Of ghoulies and ghosties and long-leggedy beasties…

Picture this: You are in a dark, damp basement room with no windows. The only light in the room comes from the LED lights on two pieces of equipment on a table at the center of the room. These cast an eerie red glow across the faces of the paranormal investigators arrayed around the room in a semi-circle. The room is dead quiet; we are listening for the stirrings of an angry ghost.

Suddenly, to your right, you hear what sounds like a shoe scuffing across the dirty floor, and then a thud. A second later, a scream cries out from your left. There is panicked action as one of the investigators begins slouching down the wall behind her, reeling from a blow that no one could see. You turn on your flashlight and witness the lead investigator lifting the stricken one to her feet. She is dead weight; alive, but catatonic and staring straight ahead in fear and confusion.

The lead investigator hurries her out of the basement, kicking the wooden door open as they emerge into the humid night air. You follow closely behind, hanging on to another investigator who suddenly is racked by waves of nausea and intense sadness. She rushes outside, bends at the waist, and cries uncontrollably for 10 minutes as you stand there and wonder, “What did I get myself into?”

My research follows paranormal investigation groups, more commonly referred to as “ghost hunters,” as they investigate buildings that reportedly are haunted. I am interested in why people participate in such groups, what function belief in the paranormal serves in our broader society, and how paranormal investigators use technology and scientific investigation methods to search for answers to what is ultimately a spiritual question: what happens after we die?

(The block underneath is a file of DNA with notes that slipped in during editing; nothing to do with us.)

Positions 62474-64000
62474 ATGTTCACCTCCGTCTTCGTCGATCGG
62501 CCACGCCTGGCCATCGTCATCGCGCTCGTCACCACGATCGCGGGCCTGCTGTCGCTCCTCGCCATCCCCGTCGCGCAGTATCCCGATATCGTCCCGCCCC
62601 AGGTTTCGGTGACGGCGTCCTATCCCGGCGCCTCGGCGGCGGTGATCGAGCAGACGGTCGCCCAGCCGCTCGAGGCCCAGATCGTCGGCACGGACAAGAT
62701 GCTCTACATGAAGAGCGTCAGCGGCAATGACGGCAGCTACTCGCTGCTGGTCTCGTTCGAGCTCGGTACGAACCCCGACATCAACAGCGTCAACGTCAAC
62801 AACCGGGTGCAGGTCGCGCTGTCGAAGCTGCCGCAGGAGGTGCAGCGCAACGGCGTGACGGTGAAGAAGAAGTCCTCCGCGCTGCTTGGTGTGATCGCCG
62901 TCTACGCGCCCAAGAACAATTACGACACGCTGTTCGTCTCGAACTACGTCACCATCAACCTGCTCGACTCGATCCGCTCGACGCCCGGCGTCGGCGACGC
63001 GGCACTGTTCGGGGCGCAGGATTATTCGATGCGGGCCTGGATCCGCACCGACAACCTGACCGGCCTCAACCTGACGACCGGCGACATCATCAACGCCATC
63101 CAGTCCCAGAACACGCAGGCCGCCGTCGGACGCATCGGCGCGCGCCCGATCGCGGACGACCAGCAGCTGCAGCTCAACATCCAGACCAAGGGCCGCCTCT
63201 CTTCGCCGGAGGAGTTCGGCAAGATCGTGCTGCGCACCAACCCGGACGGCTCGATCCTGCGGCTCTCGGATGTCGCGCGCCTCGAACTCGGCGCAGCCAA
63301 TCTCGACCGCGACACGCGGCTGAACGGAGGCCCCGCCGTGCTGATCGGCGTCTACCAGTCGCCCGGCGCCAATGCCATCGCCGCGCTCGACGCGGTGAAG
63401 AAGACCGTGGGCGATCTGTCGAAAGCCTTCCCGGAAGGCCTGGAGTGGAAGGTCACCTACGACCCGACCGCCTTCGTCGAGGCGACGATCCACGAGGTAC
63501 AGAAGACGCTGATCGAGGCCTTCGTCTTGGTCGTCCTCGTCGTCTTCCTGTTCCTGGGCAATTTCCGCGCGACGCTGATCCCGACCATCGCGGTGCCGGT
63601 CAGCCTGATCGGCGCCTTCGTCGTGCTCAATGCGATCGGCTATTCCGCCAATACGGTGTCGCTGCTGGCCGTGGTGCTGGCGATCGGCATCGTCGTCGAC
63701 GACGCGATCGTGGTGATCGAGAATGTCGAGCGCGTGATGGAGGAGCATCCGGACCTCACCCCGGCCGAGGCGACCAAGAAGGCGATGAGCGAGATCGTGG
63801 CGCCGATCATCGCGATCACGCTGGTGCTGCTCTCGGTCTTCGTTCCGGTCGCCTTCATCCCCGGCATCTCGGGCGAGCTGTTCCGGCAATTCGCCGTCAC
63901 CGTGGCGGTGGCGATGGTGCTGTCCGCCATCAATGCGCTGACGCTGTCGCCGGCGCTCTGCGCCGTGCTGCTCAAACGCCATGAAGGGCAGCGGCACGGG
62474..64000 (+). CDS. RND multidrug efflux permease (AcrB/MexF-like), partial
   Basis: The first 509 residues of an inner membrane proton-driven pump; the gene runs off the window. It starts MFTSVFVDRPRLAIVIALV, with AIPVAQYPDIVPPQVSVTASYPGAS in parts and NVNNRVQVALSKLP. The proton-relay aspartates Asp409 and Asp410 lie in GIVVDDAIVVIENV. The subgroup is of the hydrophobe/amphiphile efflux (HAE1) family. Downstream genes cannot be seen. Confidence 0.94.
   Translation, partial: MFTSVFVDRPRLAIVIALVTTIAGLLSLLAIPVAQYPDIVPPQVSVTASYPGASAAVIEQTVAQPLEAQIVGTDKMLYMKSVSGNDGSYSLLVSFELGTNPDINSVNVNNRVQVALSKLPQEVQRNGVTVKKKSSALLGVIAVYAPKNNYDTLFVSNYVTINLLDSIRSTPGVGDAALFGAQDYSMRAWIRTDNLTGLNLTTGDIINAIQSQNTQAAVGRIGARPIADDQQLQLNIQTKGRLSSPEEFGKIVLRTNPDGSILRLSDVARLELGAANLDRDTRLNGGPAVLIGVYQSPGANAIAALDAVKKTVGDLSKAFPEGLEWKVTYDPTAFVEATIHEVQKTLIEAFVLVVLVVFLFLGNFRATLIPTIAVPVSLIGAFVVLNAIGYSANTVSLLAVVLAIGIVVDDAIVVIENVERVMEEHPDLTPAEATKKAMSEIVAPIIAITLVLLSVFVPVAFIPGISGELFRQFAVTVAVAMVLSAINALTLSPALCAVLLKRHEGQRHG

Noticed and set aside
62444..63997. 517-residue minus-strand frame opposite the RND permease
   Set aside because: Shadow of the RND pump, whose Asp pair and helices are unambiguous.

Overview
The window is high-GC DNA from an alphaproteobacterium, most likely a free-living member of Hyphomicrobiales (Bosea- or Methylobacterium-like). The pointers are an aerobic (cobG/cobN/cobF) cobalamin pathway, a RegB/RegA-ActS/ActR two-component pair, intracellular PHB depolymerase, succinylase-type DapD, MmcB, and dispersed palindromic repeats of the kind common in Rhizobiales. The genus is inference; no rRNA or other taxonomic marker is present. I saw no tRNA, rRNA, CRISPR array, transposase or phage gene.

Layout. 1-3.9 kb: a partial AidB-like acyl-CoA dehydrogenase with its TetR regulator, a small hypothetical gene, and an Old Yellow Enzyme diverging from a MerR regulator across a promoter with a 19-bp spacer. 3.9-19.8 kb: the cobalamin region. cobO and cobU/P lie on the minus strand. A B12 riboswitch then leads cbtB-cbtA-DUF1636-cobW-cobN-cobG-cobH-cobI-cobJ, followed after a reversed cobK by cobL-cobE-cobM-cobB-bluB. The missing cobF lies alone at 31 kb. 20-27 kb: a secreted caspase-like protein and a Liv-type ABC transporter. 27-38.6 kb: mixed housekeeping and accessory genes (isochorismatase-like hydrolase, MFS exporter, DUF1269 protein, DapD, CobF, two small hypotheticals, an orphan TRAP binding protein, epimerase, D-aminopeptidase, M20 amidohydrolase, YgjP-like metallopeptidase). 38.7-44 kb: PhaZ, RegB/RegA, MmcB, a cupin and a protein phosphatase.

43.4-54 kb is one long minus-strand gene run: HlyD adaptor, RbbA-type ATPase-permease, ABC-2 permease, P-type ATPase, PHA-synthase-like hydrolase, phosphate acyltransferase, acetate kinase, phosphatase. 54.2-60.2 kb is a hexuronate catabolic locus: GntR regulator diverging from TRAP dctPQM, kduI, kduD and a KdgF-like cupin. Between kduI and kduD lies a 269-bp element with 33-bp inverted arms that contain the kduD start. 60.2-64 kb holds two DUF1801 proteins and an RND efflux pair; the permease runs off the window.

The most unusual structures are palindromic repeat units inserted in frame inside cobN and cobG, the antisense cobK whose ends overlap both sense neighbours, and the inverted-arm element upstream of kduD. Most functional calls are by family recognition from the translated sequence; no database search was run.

I have participated in 16 investigations, interviewed more than 30 investigators, and attended three paranormal conferences. In the process, I have heard amazing stories and investigated historic mansions, abandoned prisons and a sanitarium, among many other locations. And, yes, I have seen and heard things that have scared me.

Currently, my goal is to expand my interview pool beyond the Midwest and to investigate with a variety of teams in order to observe differences in investigative styles and equipment. Ultimately, I hope to publish my research as a book, but in the short term I plan to publish a number of scholarly articles on the topic.

By Marc Eaton
Assistant Professor of Sociology

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